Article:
When markets are eaten up by worry it is never easy to change their
minds. If he is to do so, Mr Zapatero must take several steps fast.
First he must produce a credible medium-term fiscal plan. That means
coming clean about debts in the banking system and the regions and
speeding up a plan to raise the pension age from 65 to 67. Second, he
must do more to help Spanish firms compete—because once it is clear
that Spain can grow, its debts will look a lot less scary. His
labour-market reform was very timid. A rigidly centralised system of
wage bargaining mandates annual pay rises, come what may. He has
postponed reforms to pensions and collective bargaining until next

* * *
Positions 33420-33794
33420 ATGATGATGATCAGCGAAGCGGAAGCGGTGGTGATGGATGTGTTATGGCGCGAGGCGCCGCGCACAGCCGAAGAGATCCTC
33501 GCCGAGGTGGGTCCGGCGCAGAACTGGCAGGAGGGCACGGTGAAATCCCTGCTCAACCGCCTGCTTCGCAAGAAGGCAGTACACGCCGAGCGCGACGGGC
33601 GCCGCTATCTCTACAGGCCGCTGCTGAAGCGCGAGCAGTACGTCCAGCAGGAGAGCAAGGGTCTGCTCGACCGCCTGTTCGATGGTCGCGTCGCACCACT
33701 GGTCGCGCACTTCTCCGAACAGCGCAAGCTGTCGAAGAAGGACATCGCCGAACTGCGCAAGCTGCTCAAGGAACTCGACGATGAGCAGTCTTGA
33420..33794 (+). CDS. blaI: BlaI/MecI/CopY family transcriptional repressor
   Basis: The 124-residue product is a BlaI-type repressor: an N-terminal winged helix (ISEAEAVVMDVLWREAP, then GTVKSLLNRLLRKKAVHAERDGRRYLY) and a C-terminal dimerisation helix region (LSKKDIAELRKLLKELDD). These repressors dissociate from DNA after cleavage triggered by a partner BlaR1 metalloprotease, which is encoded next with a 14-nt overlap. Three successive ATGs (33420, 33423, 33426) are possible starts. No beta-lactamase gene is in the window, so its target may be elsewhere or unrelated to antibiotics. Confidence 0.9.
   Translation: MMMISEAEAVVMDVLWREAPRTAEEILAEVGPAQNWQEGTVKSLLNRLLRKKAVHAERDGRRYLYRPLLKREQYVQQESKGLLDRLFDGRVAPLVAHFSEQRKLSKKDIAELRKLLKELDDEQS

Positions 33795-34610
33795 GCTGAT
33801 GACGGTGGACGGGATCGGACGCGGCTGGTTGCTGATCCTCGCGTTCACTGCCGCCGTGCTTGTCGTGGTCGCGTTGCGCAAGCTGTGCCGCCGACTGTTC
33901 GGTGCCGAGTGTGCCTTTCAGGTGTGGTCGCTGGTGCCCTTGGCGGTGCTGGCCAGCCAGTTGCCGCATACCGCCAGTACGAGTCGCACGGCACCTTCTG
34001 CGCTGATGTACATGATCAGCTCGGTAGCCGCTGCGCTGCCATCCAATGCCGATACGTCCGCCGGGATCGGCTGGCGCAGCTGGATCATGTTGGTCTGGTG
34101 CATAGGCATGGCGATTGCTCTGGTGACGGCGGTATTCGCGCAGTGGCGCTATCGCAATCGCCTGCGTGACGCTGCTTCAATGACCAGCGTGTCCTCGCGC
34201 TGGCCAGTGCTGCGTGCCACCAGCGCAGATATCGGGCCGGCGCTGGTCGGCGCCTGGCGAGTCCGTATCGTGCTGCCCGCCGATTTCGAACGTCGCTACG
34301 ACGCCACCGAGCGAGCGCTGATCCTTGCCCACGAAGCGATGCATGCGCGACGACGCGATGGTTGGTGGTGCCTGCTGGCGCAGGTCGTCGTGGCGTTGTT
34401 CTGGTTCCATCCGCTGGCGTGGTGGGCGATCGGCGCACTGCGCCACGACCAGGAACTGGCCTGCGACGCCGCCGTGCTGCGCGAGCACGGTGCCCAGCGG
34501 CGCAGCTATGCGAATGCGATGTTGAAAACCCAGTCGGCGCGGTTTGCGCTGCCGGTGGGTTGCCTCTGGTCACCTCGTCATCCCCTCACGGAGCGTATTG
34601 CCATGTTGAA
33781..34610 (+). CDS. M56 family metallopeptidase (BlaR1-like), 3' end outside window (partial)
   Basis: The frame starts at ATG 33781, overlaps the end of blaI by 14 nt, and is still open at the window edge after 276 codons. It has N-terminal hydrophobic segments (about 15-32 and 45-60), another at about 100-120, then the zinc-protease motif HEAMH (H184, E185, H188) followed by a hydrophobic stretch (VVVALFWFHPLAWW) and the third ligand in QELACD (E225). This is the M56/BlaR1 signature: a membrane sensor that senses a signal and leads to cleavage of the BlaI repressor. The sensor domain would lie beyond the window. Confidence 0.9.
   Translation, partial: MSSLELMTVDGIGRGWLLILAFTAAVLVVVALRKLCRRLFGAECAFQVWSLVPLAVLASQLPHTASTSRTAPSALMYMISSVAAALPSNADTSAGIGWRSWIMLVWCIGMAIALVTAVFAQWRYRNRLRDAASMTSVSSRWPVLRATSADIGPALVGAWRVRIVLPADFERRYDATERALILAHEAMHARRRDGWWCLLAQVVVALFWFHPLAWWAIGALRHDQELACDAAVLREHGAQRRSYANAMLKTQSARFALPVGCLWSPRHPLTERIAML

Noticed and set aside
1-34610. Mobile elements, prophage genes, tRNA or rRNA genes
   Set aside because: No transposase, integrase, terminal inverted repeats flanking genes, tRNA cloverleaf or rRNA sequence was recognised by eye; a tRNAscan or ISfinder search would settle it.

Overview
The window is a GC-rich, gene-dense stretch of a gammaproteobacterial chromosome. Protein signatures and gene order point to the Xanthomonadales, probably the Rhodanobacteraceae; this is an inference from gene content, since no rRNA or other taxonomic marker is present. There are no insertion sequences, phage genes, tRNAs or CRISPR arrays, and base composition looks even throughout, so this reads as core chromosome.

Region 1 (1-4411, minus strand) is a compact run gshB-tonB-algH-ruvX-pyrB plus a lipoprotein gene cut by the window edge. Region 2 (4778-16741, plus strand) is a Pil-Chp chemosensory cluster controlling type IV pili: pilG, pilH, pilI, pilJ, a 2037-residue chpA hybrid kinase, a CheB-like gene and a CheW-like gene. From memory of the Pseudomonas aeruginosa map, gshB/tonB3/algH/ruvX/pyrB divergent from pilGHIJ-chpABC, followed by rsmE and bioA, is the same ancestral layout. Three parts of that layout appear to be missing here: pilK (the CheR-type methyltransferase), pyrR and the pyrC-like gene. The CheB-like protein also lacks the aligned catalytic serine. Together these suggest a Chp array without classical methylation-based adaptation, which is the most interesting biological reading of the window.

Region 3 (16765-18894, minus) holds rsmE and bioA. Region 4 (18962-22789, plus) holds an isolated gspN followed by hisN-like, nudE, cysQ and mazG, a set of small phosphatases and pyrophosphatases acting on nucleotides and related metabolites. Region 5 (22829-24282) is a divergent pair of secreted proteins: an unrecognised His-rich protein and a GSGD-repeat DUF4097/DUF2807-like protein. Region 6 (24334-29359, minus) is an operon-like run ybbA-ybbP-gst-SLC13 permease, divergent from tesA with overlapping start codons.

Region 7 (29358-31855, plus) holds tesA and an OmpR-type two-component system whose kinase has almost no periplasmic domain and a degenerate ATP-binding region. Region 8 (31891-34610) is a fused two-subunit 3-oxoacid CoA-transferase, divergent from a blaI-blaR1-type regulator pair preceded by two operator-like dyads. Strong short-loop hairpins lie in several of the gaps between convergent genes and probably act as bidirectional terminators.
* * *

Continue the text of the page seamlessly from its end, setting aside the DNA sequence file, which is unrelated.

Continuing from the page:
year. They may then fall hostage to local and regional elections,
before a general election in 2012 that the Socialists will surely
lose. So he should redouble efforts to forge a pact with the
opposition, and push on with reforms.
The future of the euro rests with Germany and the European Central
Bank—they, after all, are the places with the money. But right now, Mr
Zapatero is the key. If he acts swiftly, he could play a vital part in
saving the currency from collapse.